When it comes to presenting content in an email pitch, on a landing page, or in a blog post, you should follow the same approach, but in reverse. Begin with the conclusion and then work your way back to the problem. For example, if you’re writing an email pitch to convince a potential customer to purchase your product, you might begin with
- The benefits your product offers
- The pain point your product attempts to solve
- The unique selling point (USP) of your product
- The pricing of your product
- The promotion you’ll use to get the most out of your product
From there, you can develop compelling evidence to support your claims. To take advantage of email marketing, create a short bio about yourself, your blog, or your website. Remember: people who read your email pitch, or visit your landing page, are already very engaged in what you have to offer. That’s why you want to keep the content brief and compelling.
Who’s The Target Audience For This Content?
Another important question to ask yourself is, “Who’s the target audience for this content?”
If you’re not sure whom you’re targeting with your content, take a step back and try to put yourself in the shoes of a potential purchaser. For example, if you’re writing an email pitch for a small business owner who either operates out of the UK or manages sales for businesses that do, you can use the Long Tail Pro keyword tool to find the most popular keywords and phrases that are specific to the industry.
If you’re trying to grow your business through email marketing, it’s important to know whether or not your target audience is already engaged with other marketers in your industry. To find out, you can use tools like Google’s Keyword Planner, which is part of the Google Ads app or the Ahrefs Keyword Explorer to find the volume of search activity for your chosen keywords.
Once you know this information, you can determine if there’s room for growth within your industry. If you find there’s not a lot of search volume, then you might want to consider pivoting to a new line of businesses or trying a new industry. On the other hand, if you find there’s a lot of interest, you can decide whether or not to enter the market, knowing that there’s already demand for your product or service.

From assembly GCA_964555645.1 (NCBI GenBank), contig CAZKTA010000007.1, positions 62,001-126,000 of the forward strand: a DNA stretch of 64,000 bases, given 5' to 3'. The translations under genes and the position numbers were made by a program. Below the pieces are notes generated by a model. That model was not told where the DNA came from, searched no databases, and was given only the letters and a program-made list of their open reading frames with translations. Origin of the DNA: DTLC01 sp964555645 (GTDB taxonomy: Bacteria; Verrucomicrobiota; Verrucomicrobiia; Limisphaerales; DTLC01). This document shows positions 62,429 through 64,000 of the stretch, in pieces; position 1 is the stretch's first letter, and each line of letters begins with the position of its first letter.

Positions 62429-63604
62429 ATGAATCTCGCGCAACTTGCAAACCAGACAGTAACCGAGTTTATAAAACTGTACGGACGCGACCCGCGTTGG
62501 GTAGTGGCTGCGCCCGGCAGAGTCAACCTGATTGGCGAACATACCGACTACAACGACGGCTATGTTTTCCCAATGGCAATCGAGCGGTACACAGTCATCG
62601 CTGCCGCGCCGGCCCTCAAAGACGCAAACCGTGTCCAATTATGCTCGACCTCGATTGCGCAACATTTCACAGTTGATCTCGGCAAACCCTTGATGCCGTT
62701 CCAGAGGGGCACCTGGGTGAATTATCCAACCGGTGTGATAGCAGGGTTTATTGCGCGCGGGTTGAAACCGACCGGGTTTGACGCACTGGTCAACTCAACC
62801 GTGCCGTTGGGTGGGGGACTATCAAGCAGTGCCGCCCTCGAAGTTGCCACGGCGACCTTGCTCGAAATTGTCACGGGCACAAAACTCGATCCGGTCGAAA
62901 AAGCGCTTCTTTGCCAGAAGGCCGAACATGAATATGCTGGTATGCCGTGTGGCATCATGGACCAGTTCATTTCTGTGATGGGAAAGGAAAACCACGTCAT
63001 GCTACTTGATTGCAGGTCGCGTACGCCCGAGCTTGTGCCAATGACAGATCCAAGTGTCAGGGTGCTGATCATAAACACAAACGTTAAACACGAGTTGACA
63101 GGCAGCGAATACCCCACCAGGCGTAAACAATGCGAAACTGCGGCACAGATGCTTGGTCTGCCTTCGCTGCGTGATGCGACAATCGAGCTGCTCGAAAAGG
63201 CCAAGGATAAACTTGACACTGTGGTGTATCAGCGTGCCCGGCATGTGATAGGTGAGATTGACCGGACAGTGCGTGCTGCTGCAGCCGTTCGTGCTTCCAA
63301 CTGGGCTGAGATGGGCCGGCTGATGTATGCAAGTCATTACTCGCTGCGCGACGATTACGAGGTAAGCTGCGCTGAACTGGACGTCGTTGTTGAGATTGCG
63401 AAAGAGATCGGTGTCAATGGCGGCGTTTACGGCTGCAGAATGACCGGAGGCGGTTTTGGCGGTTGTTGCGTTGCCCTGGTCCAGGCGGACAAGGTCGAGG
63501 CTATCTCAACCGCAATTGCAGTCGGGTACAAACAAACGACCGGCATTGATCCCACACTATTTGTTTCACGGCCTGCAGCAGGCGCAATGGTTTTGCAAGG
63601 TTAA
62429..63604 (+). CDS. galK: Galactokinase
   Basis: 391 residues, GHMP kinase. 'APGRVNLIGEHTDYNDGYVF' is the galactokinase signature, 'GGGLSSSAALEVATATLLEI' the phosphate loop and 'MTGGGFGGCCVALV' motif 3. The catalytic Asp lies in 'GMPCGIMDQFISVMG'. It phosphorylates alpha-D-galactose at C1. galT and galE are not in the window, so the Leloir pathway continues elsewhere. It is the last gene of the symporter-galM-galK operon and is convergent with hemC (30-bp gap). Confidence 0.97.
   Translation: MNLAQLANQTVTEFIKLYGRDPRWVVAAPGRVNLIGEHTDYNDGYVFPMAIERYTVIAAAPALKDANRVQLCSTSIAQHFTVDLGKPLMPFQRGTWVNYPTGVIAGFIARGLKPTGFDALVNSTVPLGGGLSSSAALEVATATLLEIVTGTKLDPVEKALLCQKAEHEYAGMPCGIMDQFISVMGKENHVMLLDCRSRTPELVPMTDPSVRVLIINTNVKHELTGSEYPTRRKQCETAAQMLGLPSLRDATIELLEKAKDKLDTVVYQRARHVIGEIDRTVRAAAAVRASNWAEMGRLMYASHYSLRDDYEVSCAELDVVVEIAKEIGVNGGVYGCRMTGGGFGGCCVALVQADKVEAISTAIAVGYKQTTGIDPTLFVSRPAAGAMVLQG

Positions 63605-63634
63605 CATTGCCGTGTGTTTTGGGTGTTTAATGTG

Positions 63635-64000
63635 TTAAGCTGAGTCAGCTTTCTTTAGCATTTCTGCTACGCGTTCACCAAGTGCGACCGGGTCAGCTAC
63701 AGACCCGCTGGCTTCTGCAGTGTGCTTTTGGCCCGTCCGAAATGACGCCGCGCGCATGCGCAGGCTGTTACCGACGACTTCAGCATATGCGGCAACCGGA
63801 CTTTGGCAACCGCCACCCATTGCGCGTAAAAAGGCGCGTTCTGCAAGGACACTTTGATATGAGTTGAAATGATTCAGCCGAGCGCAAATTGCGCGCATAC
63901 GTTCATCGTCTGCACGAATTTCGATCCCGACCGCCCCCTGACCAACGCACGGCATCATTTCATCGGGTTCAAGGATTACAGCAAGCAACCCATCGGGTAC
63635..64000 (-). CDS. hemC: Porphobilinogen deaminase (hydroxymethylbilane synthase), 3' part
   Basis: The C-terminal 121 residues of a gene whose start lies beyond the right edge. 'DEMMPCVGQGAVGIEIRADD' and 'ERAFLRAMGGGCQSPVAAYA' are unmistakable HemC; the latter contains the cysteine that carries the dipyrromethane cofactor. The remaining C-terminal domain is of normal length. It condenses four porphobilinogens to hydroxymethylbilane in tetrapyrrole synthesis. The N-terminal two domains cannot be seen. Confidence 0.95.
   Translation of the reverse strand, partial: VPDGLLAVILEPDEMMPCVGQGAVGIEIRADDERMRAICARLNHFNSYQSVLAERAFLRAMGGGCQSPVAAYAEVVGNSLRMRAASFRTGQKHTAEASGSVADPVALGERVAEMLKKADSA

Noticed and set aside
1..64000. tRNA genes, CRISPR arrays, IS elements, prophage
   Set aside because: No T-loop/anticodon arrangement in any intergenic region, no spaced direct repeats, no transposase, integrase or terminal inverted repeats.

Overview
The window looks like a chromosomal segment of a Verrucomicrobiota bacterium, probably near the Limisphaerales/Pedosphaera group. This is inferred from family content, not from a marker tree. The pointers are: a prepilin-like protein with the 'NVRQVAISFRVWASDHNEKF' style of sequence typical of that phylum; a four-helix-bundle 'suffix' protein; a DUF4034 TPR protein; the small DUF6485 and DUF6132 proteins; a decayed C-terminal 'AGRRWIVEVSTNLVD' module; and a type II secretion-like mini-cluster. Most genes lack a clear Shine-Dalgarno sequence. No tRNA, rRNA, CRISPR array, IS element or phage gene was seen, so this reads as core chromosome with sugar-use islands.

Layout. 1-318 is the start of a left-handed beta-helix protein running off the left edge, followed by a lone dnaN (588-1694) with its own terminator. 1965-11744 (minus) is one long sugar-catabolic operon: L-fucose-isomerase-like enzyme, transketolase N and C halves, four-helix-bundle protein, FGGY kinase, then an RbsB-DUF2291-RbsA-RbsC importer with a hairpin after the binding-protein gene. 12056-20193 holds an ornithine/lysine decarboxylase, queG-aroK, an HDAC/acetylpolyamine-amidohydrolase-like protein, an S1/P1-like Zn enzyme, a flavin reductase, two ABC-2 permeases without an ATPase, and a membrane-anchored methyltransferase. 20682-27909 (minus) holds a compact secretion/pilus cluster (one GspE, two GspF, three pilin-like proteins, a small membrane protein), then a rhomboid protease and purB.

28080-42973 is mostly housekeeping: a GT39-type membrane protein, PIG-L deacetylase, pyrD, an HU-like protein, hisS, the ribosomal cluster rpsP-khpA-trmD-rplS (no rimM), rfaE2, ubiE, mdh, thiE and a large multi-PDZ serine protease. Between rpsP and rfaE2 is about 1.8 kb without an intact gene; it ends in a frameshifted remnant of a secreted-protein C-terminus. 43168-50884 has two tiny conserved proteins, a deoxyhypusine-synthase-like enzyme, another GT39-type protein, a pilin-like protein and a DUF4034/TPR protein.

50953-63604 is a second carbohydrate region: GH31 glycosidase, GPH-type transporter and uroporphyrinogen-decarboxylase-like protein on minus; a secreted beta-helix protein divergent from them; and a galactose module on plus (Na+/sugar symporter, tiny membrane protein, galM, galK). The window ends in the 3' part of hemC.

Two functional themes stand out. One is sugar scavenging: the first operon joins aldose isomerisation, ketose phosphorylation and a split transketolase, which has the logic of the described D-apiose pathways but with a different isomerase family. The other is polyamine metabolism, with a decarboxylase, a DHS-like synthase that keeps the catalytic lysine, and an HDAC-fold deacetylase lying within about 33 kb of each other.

Where Should You Publish This Content?
Once you’ve got your key messages and compelling content, you need to decide where you’ll publish this content. Wherever you choose, make sure you have a clear call-to-action (CTA) urging the reader to take some kind of action.
While you might ultimately choose a digital publication like a blog or a website to host your content, remember that humans have always been more likely to read content published in physical form. That’s why traditional magazines and newspapers have enjoyed such enduring popularity. If you want to really nail down the ROI (return on investment) of your content marketing efforts, you might want to consider investing in some banner ads, or even a small paid promotion on a blog post to drive more traffic to it.
As you can see, there’s a lot of differences between copywriting and marketing. If you want to succeed as a business, you need to understand the differences and be able to apply what you learn.